Tag: educational standards

Civil Disobedience, Martin Luther King Day, and the PARCC Test

On January 19, we honor the birthday of Martin Luther King. We can do this by going shopping, or we can find an injustice and figure out how to right it through peaceful protest or civil disobedience. Of course, there are many greater injustices in our country and the world than forcing children to take... Read more »

PARCC Standardized Test Divides Evanston – Part II

Back in 1969 when I was teaching high school English, a colleague questioned how I gave a student an “A.” She noted that his standardized test score indicated he was at best a “B” student. I was shocked to learn that those numbers next to the names on my class roster were scores on some... Read more »

PARCC Standardized Test Divides Evanston – Part I

It doesn’t take much to stir up a controversy in Evanston. At a Strategic Planning Focus Group meeting in November for Evanston/Skokie District 65, there were so many constituencies represented that it was impossible to reach consensus on any issue, including the Partnership in Assessment and Readiness for College and Careers (PARCC) test to be... Read more »
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My Sad History with Standardized Testing

I have a personal aversion to standardized fill-in-the-bubble tests. They have never been my friend, and we go back a long way. So I am truly dismayed to see this style of testing gripping my grandkids’ schools with a vengeance. You may have noticed that I am still advocating for fewer high stakes standardized tests... Read more »

The Pledge of Allegiance as a Civics Lesson

At Thanksgiving, for unknown reasons, some of my grandkids started reciting the Pledge of Allegiance. The ones in school, grades kindergarten through fifth, knew it perfectly. Well, they knew the words. Turns out they had little idea why they said it or what allegiance or republic or nation or indivisible (invisible?) or liberty or justice... Read more »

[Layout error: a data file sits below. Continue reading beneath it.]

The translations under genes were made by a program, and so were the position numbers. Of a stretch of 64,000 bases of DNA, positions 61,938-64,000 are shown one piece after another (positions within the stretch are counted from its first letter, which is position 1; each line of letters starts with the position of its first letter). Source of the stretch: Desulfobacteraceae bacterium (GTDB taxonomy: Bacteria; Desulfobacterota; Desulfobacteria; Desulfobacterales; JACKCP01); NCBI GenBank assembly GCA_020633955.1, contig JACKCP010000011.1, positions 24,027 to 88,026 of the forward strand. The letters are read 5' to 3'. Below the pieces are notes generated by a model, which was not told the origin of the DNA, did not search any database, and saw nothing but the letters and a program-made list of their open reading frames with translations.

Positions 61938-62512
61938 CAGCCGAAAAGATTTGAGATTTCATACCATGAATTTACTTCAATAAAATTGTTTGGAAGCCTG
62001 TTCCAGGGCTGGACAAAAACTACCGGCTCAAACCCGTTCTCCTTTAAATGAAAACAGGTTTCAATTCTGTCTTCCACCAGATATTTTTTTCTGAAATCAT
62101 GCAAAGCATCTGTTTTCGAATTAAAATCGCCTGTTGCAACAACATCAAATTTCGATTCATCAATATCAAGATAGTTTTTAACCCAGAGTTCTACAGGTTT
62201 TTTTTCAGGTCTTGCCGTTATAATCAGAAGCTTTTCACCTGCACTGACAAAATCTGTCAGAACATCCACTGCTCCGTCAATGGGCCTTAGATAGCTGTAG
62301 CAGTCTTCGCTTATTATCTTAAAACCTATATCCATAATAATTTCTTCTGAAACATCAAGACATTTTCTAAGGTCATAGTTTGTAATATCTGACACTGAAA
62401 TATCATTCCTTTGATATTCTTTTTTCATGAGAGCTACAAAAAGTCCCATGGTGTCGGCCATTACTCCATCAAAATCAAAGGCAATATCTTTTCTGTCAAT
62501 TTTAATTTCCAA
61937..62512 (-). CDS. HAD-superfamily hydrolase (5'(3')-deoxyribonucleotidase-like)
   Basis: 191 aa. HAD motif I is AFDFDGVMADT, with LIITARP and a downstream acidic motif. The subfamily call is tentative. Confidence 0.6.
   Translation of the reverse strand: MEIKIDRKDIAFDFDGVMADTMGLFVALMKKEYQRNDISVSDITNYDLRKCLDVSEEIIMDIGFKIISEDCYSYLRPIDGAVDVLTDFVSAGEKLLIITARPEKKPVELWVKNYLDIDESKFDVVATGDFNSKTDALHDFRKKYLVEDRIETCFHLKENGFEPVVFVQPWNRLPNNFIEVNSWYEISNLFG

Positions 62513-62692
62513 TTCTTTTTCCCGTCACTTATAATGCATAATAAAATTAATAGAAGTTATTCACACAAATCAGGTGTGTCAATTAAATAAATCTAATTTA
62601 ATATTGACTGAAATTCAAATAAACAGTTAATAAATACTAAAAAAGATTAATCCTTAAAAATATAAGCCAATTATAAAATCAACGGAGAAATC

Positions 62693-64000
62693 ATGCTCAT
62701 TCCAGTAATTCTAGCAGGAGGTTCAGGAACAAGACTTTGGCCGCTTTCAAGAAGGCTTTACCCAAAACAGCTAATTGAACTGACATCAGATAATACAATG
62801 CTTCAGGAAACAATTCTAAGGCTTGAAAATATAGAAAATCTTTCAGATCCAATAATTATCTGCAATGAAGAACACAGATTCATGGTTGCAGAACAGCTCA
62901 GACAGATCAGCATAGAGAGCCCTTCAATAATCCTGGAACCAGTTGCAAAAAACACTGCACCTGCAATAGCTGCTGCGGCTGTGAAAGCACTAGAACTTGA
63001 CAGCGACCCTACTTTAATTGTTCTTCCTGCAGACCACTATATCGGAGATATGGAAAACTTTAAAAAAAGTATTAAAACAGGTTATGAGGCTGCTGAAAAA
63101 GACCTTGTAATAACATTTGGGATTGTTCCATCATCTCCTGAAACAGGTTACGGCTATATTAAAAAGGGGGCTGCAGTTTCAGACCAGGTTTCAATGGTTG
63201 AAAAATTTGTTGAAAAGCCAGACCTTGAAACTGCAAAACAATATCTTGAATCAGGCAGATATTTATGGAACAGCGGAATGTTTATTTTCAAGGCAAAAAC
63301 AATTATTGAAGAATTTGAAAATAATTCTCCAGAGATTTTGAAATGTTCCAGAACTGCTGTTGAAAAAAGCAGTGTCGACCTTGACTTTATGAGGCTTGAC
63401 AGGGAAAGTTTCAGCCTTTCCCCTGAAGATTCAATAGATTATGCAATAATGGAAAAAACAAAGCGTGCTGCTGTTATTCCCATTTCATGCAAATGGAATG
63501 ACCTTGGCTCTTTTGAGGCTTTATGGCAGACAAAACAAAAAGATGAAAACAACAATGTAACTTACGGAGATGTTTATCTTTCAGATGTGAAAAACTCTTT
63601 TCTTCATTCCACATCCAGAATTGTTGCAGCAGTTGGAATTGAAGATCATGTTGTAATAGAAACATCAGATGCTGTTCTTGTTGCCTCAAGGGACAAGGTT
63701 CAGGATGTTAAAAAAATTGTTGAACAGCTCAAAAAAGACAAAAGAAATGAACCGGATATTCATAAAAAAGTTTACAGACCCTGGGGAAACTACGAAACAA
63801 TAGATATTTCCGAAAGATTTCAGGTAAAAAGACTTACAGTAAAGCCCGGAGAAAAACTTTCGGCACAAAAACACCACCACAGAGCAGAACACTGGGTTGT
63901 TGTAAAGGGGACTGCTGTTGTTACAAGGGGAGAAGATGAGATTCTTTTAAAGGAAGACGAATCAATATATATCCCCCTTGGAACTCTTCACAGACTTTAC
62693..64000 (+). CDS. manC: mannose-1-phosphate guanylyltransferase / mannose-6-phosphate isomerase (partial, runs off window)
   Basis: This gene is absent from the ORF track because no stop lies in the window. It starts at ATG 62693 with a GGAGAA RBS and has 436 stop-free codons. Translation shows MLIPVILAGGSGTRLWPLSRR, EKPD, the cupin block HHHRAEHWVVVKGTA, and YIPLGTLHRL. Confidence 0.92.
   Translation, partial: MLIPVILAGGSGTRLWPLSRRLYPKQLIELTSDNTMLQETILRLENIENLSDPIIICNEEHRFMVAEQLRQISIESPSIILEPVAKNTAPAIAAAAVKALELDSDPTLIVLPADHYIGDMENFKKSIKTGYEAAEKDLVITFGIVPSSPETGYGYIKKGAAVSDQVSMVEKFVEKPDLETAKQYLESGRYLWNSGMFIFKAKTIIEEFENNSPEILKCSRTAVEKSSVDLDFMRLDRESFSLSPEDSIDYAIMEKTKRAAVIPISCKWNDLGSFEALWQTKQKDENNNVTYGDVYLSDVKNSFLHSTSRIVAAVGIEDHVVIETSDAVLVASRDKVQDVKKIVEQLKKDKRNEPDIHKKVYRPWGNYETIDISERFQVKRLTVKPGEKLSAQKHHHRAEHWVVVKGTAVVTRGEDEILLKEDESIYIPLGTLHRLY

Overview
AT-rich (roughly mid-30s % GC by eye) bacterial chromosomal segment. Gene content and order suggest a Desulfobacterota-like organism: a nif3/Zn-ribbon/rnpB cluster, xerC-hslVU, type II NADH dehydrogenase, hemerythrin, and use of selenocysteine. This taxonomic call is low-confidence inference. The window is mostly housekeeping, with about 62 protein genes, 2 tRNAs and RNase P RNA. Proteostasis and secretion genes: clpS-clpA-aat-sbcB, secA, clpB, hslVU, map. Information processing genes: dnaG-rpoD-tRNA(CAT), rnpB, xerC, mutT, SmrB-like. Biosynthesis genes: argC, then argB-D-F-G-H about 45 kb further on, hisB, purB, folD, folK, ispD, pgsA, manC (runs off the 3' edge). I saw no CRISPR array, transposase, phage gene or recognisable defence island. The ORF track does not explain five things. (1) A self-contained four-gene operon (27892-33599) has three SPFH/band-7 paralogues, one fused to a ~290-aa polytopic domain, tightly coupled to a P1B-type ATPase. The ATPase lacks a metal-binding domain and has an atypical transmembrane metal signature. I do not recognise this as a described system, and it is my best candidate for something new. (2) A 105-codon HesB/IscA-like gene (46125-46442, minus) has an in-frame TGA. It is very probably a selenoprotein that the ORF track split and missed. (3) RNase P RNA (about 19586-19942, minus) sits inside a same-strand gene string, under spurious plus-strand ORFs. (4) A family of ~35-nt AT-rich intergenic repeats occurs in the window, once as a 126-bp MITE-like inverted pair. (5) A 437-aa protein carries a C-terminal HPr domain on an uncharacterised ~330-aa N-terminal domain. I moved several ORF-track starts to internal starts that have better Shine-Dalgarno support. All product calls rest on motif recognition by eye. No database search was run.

PARCC – A Test No One Wants to Give but Everyone has to Take

Suppose a new children’s cereal came on the market. Its manufacturer claims it is great for kids. It will make them smarter and more prepared for college and career. The cereal has no label of ingredients and the has never been tested to see if its safe. You only have the manufacturer’s claim that it’s... Read more »
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Judy Blume’s Fudge and Today's Kindergarten Expectations

One of my granddaughters is reading Super Fudge by Judy Blume. Published in 1980, the book was beloved by her mother when she was young. But as I reflected back to the era in which the mischievous Fudge attended kindergarten, I wondered if my granddaughter was shocked by the school’s response to Fudge’s behavior. I... Read more »

How Student Essay Writing has Changed Since 1969

Yes, you read that correctly. 45 years ago, I was teaching high school English at Niles East High School in Skokie, Illinois. In case you are wondering, I snagged that job right out of college. Nevertheless, if you do the math, you know you are reading the opinion of a former English teacher of a... Read more »

Arne Duncan and Special Education – A Dangerous Mixture

I said I was on vacation and not posting again after Monday, but on the eve of my departure, this came crawling across my Facebook feed via my fellow ChicagoNow blogger, Chicago Public Fools: Arne Duncan Proposes New Accountability for Special Education by Diane Ravitch. Duncan actually said the following: “We know that when students... Read more »
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Respecting Children's Unique Learning Styles

My guest blogger is my daughter, Alissa Chung. Alissa is a lecturer at Northwestern University’s School of Education and Social Policy. She is also a Clinical Child Psychologist with a private practice in Evanston, Illinois and the parent of three.  What follows is an abridged version of her article. To read the complete article, please check... Read more »